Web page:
Strykerless Brigade

Brigade leaving Strykers behind

3rd Brigade, 2nd Infantry Division, is readying for a deployment to Afghanistan in December, and it will leave its fleet of roughly 300 eight-wheeled Strykers at home.

Instead, about 3,000 soldiers from the brigade will drive a mix of armored vehicles that are already in Afghanistan, such as the Mine Resistant Ambush Protected (MRAP) and its all-terrain variety, the M-ATV.

I didn’t realize they were not taking their Strykers. While some might wonder what the point of Stryker Brigade without Strykers is, it’s important to remember that the key force in a Stryker brigade are the soldiers. They Strykers are their transport and support vehicles.

And, given the issues that those vehicles (and the similar LAVs used by Canadian forces) have faced in Afghanistan, it’s probably not the end of the world. Depending on where they’re going to be operating and what they’re going to be doing, using MRAPs and M-ATVs could be much better anyway.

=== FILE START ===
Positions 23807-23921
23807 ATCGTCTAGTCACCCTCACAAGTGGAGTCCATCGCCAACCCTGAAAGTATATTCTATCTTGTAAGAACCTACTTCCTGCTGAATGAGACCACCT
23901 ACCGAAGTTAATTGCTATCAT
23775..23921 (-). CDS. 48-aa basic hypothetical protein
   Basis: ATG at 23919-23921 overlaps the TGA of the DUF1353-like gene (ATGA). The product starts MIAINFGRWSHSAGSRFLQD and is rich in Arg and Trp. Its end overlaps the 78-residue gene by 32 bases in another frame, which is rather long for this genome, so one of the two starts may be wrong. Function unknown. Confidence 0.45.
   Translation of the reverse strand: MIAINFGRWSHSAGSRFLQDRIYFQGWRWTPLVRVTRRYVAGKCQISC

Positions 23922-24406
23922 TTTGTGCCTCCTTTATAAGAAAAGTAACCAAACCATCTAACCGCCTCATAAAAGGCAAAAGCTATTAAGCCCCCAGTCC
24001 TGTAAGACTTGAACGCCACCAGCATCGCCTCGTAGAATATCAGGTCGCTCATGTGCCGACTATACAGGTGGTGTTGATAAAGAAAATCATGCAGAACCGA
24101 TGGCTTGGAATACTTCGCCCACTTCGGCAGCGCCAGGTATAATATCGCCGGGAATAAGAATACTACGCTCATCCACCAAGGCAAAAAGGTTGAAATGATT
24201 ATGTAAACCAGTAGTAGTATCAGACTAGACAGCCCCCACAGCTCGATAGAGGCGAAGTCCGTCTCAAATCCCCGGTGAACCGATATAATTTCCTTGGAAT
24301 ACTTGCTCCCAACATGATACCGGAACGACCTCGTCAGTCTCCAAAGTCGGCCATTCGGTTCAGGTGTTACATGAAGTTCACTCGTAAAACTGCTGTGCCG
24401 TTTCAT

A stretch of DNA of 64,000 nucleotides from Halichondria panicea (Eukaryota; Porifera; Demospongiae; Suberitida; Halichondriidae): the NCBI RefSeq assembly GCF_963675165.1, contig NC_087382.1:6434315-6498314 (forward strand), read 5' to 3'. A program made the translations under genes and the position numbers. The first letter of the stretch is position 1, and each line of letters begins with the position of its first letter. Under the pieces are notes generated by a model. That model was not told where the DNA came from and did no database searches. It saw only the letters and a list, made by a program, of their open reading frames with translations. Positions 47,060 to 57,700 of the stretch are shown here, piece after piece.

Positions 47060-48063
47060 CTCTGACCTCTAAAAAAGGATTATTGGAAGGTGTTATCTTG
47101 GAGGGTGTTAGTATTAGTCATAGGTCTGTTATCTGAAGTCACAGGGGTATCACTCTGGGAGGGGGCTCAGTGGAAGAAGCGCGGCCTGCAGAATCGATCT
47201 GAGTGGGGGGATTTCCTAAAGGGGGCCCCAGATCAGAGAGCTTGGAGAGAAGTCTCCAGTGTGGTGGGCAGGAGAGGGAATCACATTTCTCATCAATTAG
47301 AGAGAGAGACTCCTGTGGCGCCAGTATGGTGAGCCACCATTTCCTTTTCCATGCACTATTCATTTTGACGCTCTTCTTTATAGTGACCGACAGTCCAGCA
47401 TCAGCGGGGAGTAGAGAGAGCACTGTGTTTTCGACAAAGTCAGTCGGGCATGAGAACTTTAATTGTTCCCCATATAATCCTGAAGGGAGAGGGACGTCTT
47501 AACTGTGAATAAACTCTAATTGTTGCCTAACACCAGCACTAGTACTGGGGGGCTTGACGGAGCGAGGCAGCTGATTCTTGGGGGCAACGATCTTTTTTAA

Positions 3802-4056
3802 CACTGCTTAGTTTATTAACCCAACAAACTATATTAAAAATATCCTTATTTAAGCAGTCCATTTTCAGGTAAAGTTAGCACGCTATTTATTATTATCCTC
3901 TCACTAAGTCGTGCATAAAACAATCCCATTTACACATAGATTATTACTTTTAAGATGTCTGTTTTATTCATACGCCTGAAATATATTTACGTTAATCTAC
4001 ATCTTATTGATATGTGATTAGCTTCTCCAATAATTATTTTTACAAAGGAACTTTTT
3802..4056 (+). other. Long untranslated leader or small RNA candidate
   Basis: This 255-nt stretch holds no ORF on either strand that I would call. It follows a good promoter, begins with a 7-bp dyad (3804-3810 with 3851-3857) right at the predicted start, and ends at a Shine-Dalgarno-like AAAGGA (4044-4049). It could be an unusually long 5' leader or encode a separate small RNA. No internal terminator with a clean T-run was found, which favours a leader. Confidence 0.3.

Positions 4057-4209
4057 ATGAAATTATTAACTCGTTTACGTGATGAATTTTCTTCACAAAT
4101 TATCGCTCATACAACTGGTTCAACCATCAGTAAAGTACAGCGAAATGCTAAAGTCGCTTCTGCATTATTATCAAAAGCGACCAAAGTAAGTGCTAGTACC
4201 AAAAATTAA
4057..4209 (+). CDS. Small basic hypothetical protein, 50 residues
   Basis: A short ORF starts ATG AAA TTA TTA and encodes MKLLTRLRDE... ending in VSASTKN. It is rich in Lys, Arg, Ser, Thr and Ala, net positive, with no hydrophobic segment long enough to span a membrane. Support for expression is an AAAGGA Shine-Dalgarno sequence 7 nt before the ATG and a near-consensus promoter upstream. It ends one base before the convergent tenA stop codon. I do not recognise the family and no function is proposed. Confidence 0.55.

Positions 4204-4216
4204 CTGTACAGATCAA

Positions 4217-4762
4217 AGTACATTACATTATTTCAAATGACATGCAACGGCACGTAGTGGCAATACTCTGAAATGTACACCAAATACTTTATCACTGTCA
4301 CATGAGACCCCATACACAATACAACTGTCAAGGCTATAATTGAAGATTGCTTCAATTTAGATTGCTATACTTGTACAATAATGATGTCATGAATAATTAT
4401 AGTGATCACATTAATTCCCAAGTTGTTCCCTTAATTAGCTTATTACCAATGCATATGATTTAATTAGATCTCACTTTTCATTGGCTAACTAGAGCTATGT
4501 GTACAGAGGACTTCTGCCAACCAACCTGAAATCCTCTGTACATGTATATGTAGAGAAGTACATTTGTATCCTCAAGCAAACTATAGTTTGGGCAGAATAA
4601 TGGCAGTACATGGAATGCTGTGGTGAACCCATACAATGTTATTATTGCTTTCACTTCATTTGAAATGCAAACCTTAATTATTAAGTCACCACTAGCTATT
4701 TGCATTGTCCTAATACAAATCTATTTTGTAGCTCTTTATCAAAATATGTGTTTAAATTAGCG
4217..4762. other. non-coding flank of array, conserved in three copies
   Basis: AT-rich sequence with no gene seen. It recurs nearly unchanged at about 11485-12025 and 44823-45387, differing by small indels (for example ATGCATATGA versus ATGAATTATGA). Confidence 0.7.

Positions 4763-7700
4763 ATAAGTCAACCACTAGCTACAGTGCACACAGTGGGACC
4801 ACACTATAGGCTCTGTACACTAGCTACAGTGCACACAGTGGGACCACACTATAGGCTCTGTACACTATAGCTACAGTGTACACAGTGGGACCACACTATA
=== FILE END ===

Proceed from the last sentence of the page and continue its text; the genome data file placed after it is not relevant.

They prepared for their deployment in August at California’s National Training Center, where they used Strykers.

This fall, drivers throughout the brigade are getting a condensed course on how to drive MRAPs and M-ATVs. Few of the vehicles are available for training because the Defense Department sent most of them directly to Iraq and Afghanistan.

This could be a bit worrisome if they aren’t completely up to speed on using the alternative vehicles and operating without the support of the Strykers.


  1. A Stryker Brigade Combat Team (SBCT) without Strykers is just a Light Infantry Brigade — which is what more than half the SBCTs started as, before the US Army’s leadership bought Strykers to “make the Army lighter, and easier to deploy”.

    Whether an SBCT uses Strykers or MRAPs though, it looks in either case eerily-similar to the doomed “Mobile Groups” of the French Indochina War;

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